Cast Iron vs Stainless Steel Cookware: A Sizzling Showdown

Cast Iron vs Stainless Steel Cookware: A Sizzling Showdown

Cast Iron vs Stainless Steel Cookware: A Battle Between Two Kitchen Iconics. Which One Is Right For You?

Open up social media and a food blogger’s latest recipe of a cheesy baked camembert in a cast iron pan gets you drooling. Walk into a restaurant and your favourite mussels in white wine and garlic is served in a comfortingly sleek stainless steel pot.

Now you want the same for your meals at home. But if you only have space or the budget for one, which do you get?

So we’re back with a truly iconic showdown between cast iron vs stainless steel cookware, the long-time darlings of the culinary world.

Before you make your decision, let’s get to know them a little bit more intimately. Because it’s not just a simple matter of how they appear.

Let’s Get to Know Cast Iron Cookware a Little More

Cast iron cookware has a long history and is widely used in both home and professional kitchens worldwide. You’d have likely had your dishes served in it at your favourite cafes or restaurants. Some of you may have even seen a cast iron pan as a part of your family’s kitchenware collection.

Cast iron skillet served from stovetop to table.

But How is Cast Iron Cookware Made?

Cast iron pans and pots are primarily made from iron, a metal known for its durability, excellent heat retention, and ability to distribute heat evenly.

It is made by first melting iron until it becomes molten, then pouring it into a mould which is left to cool and solidify. The mould is typically made in the shape of the desired cookware, be it the popular cast iron skillet or the not-so-popular specialty pans designed with only one specific purpose (I’m looking at you, cornstick pan).

And finally it undergoes the finishing process which includes grinding, polishing, and sometimes enamelling.

Cast Iron Cookware and Enamelled Cast Iron Cookware

Cast iron pans and pots that go through the enamelling process are known as enamelled cast iron cookware, while those that don’t undergo the enamelling process are sometimes referred to as bare cast iron.

Serving with an enameled cast iron pot.

A prime example of enamelled cast iron cookware would be the vibrantly colourful French oven as pictured above, while cast iron cookware typically appears black and textured. Notice how both types of cast iron feature an integrated handle that is part of the cookware's construction? That’s one of the special features of cast iron cookware!

Now that you’re familiar with the nuances of cast iron, let’s get to know stainless steel cookware a little more!

Getting to Know Stainless Steel Cookware

Stainless steel cookware is a hugely popular modern choice wherever you go. It is after all on par with cast iron in terms of popularity. You’ll find it in almost every professional kitchen and home - I dare say 9 out of 10 would have one.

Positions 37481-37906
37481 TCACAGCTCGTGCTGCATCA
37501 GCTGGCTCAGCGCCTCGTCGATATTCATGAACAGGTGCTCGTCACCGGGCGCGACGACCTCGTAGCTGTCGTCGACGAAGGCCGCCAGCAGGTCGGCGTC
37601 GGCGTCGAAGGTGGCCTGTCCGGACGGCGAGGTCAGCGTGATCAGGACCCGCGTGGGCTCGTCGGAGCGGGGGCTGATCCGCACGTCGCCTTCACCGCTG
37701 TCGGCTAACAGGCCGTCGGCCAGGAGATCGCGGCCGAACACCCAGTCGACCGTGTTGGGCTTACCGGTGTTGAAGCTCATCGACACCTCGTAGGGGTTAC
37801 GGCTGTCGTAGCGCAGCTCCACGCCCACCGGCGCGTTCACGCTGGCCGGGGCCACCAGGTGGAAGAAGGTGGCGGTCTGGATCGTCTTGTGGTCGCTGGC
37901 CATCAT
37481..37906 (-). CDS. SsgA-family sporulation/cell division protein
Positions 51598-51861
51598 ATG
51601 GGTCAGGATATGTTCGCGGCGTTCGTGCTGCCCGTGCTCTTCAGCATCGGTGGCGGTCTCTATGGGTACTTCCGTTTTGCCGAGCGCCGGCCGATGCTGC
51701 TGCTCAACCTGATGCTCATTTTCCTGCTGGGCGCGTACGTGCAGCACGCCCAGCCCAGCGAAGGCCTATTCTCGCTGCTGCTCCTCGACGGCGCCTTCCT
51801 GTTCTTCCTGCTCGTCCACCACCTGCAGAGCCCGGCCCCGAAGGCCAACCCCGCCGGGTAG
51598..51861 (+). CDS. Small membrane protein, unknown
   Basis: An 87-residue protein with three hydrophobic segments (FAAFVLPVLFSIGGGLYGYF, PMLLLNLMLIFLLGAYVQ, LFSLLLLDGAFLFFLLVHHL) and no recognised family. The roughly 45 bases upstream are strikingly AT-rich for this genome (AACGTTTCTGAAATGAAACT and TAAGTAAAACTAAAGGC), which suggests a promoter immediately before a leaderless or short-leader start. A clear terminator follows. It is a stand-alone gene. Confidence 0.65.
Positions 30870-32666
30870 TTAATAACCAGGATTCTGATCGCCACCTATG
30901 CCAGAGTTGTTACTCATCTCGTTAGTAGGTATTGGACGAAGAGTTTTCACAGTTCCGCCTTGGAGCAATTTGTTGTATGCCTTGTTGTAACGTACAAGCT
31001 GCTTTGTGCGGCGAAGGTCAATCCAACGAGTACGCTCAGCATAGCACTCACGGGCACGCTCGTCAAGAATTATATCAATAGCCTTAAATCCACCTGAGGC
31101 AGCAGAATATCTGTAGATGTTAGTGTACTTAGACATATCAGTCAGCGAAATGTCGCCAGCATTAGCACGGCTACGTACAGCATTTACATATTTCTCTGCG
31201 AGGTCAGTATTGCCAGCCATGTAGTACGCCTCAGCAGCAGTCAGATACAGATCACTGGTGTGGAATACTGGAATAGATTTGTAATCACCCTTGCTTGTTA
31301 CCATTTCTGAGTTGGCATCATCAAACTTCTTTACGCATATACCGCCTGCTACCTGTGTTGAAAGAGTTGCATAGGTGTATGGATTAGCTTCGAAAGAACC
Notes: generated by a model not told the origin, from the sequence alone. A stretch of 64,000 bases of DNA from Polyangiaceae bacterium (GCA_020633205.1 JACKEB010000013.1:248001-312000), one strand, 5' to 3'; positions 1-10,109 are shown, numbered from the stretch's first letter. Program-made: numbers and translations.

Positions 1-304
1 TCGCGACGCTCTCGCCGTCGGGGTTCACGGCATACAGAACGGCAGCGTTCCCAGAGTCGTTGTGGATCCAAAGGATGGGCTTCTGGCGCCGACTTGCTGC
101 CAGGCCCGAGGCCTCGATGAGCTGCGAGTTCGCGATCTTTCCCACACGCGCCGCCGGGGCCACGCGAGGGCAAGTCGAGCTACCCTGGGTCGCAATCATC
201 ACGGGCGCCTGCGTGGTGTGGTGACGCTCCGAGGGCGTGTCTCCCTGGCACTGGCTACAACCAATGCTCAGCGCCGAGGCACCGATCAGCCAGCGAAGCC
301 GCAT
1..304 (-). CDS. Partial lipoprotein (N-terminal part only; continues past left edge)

Example of an all clad stainless steel pot. Photo by Castorly Stock.

How Stainless Steel Cookware is Made

Similarly to cast iron, stainless steel pots and pans are primarily made from a combination of iron, carbon, chromium, and other metals. The chromium content is what gives it the “stainless” moniker, alongside its durability and resistance to corrosion.

Stainless steel pans and pots are shaped using various techniques such as stamping, spinning, or deep drawing, all of which involve the use of specialised machinery and tools. This is then complete with a polishing process to bring out its key feature - its smooth and shiny look.

The Different Types of Stainless Steel Cookware

Depending on the design and intended use, stainless steel cookware can appear in different forms such as bottom-clad stainless steel or multi-ply stainless steel. Both of which refer to stainless steel pots and pans that are layered with other metals like an aluminum or copper core for improved heat conductivity and distribution.

7 Fundamental Factors to Consider Before Buying Cast Iron Cookware and Stainless Steel Cookware

1. Material

Remember when we spoke of how cast iron and stainless steel cookware are made? Even though both are constructed with iron, the presence of additional metals and elements ultimately determine how suitable it is for your lifestyle.

For instance, cast iron is made solely from iron unless it is enamelled. This makes cooking with cast iron a natural way to add more essential iron into your diet because it naturally releases iron into your dishes.

Enameled cast iron features a ceramic outer layer which results in a smooth cooking surface, contrary to cast iron's textured surface. This same outer layer prevents iron from being released into your dishes, making it suitable for those who don’t feel comfortable with the idea of iron leaching onto their dishes.